“I think the biggest issue is understanding when an external person is part of the team.  And a lot of organizations have made this evolutionary step, and a lot of them haven’t.”

He cites perhaps the best example of a company with gig workers in Uber and the solutions it has for them: “It’s not just a driver’s licence that makes you an Uber driver.  You have to know the company procedures, how to deal with accidents, drunken customers, all kind of situations.  They have to run their drivers through some kind of orientation.  They don’t do that by flying them all in. They do this on demand, you watch these videos.  So, the reality is that a lot more of this onboarding process and a lot more of this alignment has to be done in a more effective model for the gig and remote workers.”

This is where the right communications tools are crucial. Circuit would allow any Uber driver, in need of help from a teammate, to post into a conversation and get advice for how to handle any issue 24/7, and that could be a peer in Shanghai just starting his day, when she’s finishing her day in Brooklyn.

With more and more people choosing to be self-employed, the loss of long term job security and the increasing number of companies offering gig work, we asked if they could envisage a day when a company had no actual employees.

Our experts offer differing views.  Although McBride strongly believes in treating the employed and gig worker equally, he says we will always need “a core workforce that are invested in the long term, supported by freelance and gig workers”. Michels brings up an interesting point however, offering Hollywood and housebuilding as two examples of industries now run that way: “When a studio wants to make a movie, a whole set of employees come together and form new kinds of companies. And so, whether the gig economy is subcontractors, or individuals, isn’t necessarily the point. The point is, to create that project, that product, they come together and then they dissolve again. That’s already happening. And I expect that to continue to grow into more kinds of industries.”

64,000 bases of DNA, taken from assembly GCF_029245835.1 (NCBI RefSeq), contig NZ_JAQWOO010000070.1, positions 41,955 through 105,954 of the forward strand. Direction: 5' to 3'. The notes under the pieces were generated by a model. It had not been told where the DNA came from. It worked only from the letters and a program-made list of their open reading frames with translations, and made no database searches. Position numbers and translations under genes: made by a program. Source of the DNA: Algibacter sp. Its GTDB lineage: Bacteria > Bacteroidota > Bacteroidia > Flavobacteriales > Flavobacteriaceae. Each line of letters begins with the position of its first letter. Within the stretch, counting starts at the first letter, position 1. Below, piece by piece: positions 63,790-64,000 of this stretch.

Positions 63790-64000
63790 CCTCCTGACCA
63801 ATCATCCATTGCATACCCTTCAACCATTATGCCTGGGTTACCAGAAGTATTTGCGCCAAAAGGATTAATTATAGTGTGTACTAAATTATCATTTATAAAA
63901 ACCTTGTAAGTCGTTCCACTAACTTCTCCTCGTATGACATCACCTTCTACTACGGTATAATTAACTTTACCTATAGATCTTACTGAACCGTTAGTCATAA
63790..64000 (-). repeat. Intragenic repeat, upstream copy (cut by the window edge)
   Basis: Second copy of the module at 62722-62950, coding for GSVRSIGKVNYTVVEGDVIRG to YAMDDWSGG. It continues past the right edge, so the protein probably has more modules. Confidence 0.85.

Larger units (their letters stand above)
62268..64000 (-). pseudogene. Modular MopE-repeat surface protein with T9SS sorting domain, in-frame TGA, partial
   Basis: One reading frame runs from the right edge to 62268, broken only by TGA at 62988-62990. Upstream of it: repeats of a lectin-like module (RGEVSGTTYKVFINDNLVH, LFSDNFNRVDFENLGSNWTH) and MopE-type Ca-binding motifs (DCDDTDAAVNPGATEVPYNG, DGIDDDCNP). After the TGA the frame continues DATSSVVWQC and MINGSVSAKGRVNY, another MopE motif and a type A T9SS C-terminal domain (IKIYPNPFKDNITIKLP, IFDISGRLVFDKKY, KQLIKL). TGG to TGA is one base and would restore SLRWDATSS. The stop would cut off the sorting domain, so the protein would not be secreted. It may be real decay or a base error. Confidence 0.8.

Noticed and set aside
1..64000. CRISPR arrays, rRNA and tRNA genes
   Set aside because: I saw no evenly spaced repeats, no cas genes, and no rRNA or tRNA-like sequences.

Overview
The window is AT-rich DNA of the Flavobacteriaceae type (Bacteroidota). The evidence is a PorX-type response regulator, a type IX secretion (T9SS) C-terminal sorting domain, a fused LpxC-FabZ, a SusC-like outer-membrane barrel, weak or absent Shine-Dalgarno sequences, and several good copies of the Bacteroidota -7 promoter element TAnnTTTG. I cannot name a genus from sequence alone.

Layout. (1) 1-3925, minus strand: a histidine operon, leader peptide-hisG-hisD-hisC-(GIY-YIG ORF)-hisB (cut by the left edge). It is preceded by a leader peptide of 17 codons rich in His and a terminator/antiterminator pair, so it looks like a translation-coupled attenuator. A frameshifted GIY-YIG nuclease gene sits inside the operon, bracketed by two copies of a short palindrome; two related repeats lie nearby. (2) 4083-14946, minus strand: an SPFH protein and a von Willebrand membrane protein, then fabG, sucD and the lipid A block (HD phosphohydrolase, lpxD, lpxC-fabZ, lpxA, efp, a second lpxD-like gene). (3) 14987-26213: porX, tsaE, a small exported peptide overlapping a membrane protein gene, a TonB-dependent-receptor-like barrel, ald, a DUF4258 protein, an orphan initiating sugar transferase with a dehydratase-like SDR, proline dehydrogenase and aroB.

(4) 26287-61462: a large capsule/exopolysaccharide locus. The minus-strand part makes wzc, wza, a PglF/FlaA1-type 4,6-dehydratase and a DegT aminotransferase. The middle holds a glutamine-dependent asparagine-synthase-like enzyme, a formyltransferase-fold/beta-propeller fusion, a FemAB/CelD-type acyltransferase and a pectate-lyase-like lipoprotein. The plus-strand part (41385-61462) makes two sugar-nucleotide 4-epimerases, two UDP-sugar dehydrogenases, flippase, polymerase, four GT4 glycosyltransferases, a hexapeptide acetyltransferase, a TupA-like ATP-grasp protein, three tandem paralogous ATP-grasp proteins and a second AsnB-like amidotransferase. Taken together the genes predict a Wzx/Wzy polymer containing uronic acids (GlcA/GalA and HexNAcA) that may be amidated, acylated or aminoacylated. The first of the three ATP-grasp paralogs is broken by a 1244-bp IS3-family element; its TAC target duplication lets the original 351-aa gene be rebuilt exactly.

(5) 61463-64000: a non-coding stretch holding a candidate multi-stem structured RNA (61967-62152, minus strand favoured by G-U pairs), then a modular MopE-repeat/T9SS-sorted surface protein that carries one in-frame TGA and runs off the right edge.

The trend is indeed set to continue, and if the freelance workforce grows at the current pace it could soon make up the majority of employees.  It is clearly important that both IT and C-suite ensure these workers are integrated culturally and have the tools to collaborate and contribute effectively.

Do you think a corporation could have no full-time employees? Join the debate.

Watch the full conversation between former Amazon CEO, Brian McBride, Industry Analyst, Dave Michels, and Unify Head of Global Communications, Tim Bishop.

To find out more about Unify communication and collaboration solutions, contact us here.